So perhaps what amazed his listeners was my final suggestion.
It was not the words Jesus spoke
that got them excited.
It was not that it was Jesus speaking
that made them sit up and listen.
It was what Jesus said about the words
‘Today this scripture has been fulfilled in your hearing.’ This proclamation should have been welcomed with exultant joy but instead caused amazement and later rejection.
good news to the poor?
release to the captives?
recovery of sight to the blind?
letting the oppressed go free?
proclaim the year of the Lord’s favour.?
What’s not to like?
But, as you will discover when you read the rest of Luke Chapter 4 (no peaking during the sermon please!) it definitely was not liked, and Jesus was no longer welcomed in his home town.
Don’t they want exiles (the prisoners of Isaiah’s time) returned home, blind eyes opened, slaves freed and a large dose of godly goodwill all-round?
For centuries the children of Israel had longed for ‘the year of the Lord’s favour’, the year of Jubilee when everyone would find themselves as they first where when they entered the Land of Promise. Each family having an equal share and part of a nation built on the knowledge that the land belonged to God and was meant for the common good.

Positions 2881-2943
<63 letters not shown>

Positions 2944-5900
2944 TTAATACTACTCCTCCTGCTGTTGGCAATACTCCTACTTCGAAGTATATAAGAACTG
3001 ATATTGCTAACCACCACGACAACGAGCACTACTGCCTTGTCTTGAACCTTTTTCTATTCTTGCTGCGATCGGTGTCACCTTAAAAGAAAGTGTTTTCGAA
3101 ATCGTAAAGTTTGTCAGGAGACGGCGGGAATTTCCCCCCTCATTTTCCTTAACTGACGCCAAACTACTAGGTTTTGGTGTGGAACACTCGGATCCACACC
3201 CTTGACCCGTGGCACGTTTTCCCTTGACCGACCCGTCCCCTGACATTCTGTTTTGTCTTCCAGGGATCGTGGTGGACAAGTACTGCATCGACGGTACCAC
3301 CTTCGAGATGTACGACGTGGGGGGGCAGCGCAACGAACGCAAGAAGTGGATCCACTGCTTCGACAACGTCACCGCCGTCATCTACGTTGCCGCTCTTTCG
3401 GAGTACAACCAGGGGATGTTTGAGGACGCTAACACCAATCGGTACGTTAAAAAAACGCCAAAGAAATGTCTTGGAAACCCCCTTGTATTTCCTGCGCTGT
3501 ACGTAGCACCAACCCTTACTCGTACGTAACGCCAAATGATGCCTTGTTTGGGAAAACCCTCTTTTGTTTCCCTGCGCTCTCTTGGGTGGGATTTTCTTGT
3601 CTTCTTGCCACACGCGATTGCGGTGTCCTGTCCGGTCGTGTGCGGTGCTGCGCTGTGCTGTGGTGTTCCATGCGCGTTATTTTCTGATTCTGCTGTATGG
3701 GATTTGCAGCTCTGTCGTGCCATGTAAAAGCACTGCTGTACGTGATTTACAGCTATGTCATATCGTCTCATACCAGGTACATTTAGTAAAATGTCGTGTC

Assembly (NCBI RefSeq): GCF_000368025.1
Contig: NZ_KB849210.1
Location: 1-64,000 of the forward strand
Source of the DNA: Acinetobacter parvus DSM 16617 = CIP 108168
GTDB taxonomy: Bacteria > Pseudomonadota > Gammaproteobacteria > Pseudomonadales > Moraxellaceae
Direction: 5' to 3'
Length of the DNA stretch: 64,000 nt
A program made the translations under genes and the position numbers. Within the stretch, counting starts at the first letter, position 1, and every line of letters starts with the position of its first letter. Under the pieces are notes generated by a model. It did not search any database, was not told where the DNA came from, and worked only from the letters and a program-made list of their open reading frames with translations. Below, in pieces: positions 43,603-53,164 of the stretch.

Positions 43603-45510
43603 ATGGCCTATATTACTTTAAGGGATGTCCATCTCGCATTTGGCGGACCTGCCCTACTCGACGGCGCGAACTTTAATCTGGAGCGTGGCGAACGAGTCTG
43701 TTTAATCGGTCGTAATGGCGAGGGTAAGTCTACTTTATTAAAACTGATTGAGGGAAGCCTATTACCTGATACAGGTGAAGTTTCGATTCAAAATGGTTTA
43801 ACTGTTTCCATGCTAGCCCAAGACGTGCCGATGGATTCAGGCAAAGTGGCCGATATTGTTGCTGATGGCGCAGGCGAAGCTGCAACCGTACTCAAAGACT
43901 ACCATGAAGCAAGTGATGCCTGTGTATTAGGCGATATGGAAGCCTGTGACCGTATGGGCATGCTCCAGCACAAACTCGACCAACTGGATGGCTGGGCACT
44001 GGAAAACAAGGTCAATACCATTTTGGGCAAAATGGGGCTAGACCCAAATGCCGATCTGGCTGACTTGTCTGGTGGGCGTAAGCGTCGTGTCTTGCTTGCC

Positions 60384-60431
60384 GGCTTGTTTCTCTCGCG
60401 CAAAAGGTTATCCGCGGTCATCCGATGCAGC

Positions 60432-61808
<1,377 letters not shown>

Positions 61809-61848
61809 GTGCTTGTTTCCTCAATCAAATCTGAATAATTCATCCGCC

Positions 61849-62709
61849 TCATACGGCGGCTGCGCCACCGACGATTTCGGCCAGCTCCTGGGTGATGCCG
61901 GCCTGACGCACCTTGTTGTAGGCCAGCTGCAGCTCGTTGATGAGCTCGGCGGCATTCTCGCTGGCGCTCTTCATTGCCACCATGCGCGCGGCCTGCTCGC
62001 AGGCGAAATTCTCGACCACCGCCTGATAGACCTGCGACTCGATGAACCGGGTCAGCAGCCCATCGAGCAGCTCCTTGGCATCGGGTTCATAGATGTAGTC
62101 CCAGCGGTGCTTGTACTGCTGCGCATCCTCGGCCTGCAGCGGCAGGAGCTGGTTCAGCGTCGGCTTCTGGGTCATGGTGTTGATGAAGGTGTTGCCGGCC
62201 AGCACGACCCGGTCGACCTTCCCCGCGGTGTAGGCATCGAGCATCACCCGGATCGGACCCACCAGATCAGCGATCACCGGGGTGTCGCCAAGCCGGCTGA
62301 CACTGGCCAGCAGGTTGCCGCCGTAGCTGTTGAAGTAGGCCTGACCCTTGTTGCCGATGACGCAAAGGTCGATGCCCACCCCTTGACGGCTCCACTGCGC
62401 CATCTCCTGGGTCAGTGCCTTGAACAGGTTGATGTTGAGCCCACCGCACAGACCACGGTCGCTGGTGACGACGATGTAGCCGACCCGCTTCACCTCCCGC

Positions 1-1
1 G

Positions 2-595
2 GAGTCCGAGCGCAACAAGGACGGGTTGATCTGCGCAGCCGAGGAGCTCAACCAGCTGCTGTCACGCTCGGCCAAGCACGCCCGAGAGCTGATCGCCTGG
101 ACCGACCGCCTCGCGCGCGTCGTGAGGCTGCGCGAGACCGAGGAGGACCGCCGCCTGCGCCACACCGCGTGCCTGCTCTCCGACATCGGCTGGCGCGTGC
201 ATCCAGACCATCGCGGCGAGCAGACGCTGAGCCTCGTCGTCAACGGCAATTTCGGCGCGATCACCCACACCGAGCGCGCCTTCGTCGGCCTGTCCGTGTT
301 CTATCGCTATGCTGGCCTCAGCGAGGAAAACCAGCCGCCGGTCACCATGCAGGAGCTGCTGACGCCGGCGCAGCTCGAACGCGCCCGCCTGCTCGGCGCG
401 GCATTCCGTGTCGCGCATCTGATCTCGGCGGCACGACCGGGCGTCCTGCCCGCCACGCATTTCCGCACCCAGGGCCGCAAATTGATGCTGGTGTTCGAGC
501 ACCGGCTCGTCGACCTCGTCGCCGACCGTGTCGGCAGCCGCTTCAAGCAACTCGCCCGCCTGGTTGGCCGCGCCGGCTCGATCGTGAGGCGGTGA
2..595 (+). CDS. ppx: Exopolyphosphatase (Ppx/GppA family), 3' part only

The Promised Land that Isaiah spoke of was meant to be a heaven on earth.
6 The wolf shall live with the lamb,
the leopard shall lie down
with the kid,
the calf and the lion
and the fatling together,
and a little child shall lead them.
7 The cow and the bear
their young shall
lie down together;
and the lion shall eat straw
like the ox.
8 The nursing child shall play over the hole of the asp,
and the weaned child shall put its hand on the adder’s den.
9 They will not hurt or destroy
on all my holy mountain;
for the earth will be full of the knowledge of the Lord
as the waters cover the sea. (Isaiah 11v6-9)
As I said earlier, what’s not to like?
I have a suspicion that the amazement is that Jesus is not proclaiming some pie-in-the-sky-when-you-die paradise but is his calling them to a radical new way of living now. He is not so much preaching a sermon as proclaiming the manifesto of a Palestinian version of the Socialist Workers Party!
What the people wanted to hear was the ‘old old story’ of God’s loving kindness towards them… and only them! They did not expect someone to come along and tell them, ‘It’s time to get off of your hams and get on and do something for people other than yourself’. This is not easy as ‘good news for the poor’ often means poor returns for the wealthy, and ‘setting captives free’ means everyday people putting themselves in harms way.
[if you are looking for an idea to answer this call to action have a look at the the work of EAPPI ]